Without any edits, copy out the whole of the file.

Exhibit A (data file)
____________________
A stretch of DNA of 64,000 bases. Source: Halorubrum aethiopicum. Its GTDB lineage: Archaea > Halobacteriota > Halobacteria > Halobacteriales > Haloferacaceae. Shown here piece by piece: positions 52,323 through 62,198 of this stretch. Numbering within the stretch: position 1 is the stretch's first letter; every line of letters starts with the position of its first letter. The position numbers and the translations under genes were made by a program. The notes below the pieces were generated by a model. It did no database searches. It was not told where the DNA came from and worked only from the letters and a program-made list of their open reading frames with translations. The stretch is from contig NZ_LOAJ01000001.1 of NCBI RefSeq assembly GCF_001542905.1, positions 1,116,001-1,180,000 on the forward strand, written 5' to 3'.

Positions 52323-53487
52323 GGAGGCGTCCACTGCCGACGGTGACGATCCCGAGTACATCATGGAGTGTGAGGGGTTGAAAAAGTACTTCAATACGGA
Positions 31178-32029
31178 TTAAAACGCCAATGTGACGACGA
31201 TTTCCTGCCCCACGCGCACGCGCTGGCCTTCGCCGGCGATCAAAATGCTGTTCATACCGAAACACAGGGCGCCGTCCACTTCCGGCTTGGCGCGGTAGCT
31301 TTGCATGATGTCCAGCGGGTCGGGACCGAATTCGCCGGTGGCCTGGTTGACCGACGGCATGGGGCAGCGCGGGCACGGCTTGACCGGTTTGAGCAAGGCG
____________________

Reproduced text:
A stretch of DNA of 64,000 bases. Source: Halorubrum aethiopicum. Its GTDB lineage: Archaea > Halobacteriota > Halobacteria > Halobacteriales > Haloferacaceae. Shown here piece by piece: positions 52,323 through 62,198 of this stretch. Numbering within the stretch: position 1 is the stretch's first letter; every line of letters starts with the position of its first letter. The position numbers and the translations under genes were made by a program. The notes below the pieces were generated by a model. It did no database searches. It was not told where the DNA came from and worked only from the letters and a program-made list of their open reading frames with translations. The stretch is from contig NZ_LOAJ01000001.1 of NCBI RefSeq assembly GCF_001542905.1, positions 1,116,001-1,180,000 on the forward strand, written 5' to 3'.

Positions 52323-53487
52323 GGAGGCGTCCACTGCCGACGGTGACGATCCCGAGTACATCATGGAGTGTGAGGGGTTGAAAAAGTACTTCAATACGGA
Positions 31178-32029
31178 TTAAAACGCCAATGTGACGACGA
31201 TTTCCTGCCCCACGCGCACGCGCTGGCCTTCGCCGGCGATCAAAATGCTGTTCATACCGAAACACAGGGCGCCGTCCACTTCCGGCTTGGCGCGGTAGCT
31301 TTGCATGATGTCCAGCGGGTCGGGACCGAATTCGCCGGTGGCCTGGTTGACCGACGGCATGGGGCAGCGCGGGCACGGCTTGACCGGTTTGAGCAAGGCG